6. Bhutia, SK, Mallick, SK, Stevens, SM, et al. Induction of mitochondria-dependent apoptosis by Abrus agglutinin derived peptides in human cervical cancer cell. Toxicol In Vitro 2008;22(2):344-351.
  7. Cheng, J, Lu, TH, Liu, CL, et al. A biophysical elucidation for less toxicity of agglutinin than abrin-a from the seeds of Abrus precatorius in consequence of crystal structure. J Biomed.Sci 2010;17:34.
  8. Garber, EA, Walker, JL, and O'Brien, TW. Detection of abrin in food using enzyme-linked immunosorbent assay and electrochemiluminescence technologies. J Food Prot. 2008;71(9):1868-1874.
  9. Ghosh, D, Bhutia, SK, Mallick, SK, et al. Stimulation of murine B and T lymphocytes by native and heat-denatured Abrus agglutinin. Immunobiology 2009;214(3):227-234.
  10. Johnson, RC, Zhou, Y, Jain, R, et al. Quantification of L-abrine in human and rat urine: a biomarker for the toxin abrin. J Anal Toxicol 2009;33(2):77-84.
  11. Okoko, II, Osinubi, AA, Olabiyi, OO, et al. Antiovulatory and anti-implantation potential of the methanolic extract of seeds of Abrus precatorius in the rat. Endocr.Pract 2010;16(4):554-560.
  12. Ramnath, V, Rekha, PS, Kuttan, G, et al. Regulation of Caspase-3 and Bcl-2 Expression in Dalton's Lymphoma Ascites Cells by Abrin. Evid Based Complement Alternat.Med 2009;6(2):233-238.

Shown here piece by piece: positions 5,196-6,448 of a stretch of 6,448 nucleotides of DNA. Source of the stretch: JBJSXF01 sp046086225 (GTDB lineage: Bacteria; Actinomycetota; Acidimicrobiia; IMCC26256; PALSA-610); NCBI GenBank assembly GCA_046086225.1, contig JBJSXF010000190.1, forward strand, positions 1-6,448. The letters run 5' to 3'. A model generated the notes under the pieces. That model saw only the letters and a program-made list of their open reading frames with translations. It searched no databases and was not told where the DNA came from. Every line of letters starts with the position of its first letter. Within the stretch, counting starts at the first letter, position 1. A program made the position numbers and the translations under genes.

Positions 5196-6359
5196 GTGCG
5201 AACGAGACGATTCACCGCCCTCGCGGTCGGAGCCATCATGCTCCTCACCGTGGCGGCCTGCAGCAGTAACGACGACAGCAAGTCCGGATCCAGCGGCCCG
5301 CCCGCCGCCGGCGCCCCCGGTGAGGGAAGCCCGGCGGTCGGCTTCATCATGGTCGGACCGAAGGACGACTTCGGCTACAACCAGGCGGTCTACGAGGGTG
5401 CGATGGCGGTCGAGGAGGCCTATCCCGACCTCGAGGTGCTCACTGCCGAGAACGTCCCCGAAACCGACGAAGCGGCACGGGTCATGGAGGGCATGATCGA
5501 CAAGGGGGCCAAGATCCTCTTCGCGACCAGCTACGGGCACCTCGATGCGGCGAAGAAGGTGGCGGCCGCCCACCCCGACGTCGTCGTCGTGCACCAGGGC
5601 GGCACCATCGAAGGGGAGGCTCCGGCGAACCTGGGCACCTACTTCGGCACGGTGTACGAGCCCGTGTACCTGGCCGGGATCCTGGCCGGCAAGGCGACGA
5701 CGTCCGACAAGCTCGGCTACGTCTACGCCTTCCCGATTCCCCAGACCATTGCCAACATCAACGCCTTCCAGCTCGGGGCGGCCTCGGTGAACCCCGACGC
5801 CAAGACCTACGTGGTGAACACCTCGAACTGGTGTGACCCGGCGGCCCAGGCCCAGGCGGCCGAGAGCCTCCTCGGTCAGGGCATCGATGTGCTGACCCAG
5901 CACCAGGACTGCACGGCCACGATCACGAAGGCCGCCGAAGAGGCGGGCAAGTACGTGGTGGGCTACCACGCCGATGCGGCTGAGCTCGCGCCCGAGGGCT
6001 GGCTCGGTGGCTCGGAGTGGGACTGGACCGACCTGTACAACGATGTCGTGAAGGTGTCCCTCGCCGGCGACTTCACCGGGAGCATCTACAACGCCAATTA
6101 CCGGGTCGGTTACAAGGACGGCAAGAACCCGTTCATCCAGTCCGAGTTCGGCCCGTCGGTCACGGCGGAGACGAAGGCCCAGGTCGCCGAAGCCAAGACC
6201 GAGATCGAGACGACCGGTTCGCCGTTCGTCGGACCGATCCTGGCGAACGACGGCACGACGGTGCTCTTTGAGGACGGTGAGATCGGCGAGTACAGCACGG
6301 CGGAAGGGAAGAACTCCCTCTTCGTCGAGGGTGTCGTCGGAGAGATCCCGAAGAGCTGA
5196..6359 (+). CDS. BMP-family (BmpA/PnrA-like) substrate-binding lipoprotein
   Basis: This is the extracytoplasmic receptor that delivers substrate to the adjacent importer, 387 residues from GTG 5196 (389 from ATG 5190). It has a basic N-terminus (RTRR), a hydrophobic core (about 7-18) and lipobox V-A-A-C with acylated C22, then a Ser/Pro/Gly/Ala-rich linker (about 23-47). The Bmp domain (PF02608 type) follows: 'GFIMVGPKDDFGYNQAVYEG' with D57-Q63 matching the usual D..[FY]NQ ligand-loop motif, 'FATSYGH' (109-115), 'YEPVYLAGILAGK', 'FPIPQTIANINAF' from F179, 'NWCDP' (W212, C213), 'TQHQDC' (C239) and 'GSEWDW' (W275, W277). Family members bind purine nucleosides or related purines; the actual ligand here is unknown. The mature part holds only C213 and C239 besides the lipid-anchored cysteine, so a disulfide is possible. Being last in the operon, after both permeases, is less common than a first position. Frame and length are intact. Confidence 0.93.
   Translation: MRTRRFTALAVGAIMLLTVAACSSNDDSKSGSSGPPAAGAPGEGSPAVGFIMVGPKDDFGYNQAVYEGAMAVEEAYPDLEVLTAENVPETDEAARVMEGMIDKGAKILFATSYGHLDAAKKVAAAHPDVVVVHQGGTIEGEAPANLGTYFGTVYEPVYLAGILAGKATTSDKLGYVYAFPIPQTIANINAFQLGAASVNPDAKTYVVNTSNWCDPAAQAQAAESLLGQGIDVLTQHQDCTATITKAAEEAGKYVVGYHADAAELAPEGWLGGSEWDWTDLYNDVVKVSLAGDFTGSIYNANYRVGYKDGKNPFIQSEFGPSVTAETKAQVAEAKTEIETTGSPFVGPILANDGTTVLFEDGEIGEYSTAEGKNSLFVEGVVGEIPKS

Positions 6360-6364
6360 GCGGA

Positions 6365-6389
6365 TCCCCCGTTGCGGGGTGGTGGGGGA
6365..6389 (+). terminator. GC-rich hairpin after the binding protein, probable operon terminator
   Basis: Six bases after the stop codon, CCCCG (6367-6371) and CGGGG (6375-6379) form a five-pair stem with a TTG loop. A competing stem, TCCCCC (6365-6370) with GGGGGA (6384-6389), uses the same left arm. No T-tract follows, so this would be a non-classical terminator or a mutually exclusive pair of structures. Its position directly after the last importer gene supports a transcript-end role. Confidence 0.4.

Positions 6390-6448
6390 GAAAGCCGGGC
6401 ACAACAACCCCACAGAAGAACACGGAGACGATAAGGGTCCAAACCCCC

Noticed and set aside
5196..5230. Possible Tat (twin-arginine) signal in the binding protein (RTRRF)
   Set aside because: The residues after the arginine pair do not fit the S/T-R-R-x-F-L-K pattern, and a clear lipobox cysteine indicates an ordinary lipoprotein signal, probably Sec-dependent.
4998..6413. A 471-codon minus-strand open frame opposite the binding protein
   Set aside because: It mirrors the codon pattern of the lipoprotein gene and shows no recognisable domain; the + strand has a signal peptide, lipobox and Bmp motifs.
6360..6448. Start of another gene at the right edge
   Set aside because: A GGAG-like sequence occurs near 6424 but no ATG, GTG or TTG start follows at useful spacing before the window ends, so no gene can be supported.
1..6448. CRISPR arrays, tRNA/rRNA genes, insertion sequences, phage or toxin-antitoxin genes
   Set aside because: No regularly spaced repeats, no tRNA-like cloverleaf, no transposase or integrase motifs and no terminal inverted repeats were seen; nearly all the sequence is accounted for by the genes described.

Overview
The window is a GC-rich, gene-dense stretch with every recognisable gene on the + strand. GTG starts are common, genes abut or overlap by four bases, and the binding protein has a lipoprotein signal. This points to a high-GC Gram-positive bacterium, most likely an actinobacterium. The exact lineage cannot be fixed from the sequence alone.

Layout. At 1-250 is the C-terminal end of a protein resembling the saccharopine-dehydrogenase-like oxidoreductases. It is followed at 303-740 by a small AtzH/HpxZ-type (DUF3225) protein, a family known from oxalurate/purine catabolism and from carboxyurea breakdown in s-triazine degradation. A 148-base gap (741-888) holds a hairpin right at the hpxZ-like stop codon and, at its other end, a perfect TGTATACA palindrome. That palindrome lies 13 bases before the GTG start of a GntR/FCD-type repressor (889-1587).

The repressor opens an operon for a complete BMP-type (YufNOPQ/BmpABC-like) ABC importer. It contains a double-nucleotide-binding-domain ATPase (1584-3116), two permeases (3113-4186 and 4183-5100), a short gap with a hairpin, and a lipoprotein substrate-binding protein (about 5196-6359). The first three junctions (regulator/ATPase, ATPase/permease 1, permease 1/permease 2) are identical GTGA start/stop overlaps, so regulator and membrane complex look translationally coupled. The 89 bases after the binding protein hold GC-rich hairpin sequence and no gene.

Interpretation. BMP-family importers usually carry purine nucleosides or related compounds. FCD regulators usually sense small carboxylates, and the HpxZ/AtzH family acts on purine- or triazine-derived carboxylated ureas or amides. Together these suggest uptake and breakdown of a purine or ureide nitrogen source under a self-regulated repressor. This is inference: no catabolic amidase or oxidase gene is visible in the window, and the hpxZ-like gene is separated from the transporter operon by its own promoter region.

13. Reedman, L, Shih, RD, and Hung, O. Survival after an intentional ingestion of crushed abrus seeds. West J Emerg.Med 2008;9(3):157-159.
  14. Sahoo, R, Hamide, A, Amalnath, SD, et al. Acute demyelinating encephalitis due to Abrus precatorius poisoning--complete recovery after steroid therapy. Clin Toxicol (Phila) 2008;46(10):1071-1073.
  15. Subrahmanyan, D, Mathew, J, and Raj, M. An unusual manifestation of Abrus precatorius poisoning: a report of two cases. Clin Toxicol (Phila) 2008;46(2):173-175.

Copyright © 2011 Natural Standard (www.naturalstandard.com)


The information in this monograph is intended for informational purposes only, and is meant to help users better understand health concerns. Information is based on review of scientific research data, historical practice patterns, and clinical experience. This information should not be interpreted as specific medical advice. Users should consult with a qualified healthcare provider for specific questions regarding therapies, diagnosis and/or health conditions, prior to making therapeutic decisions.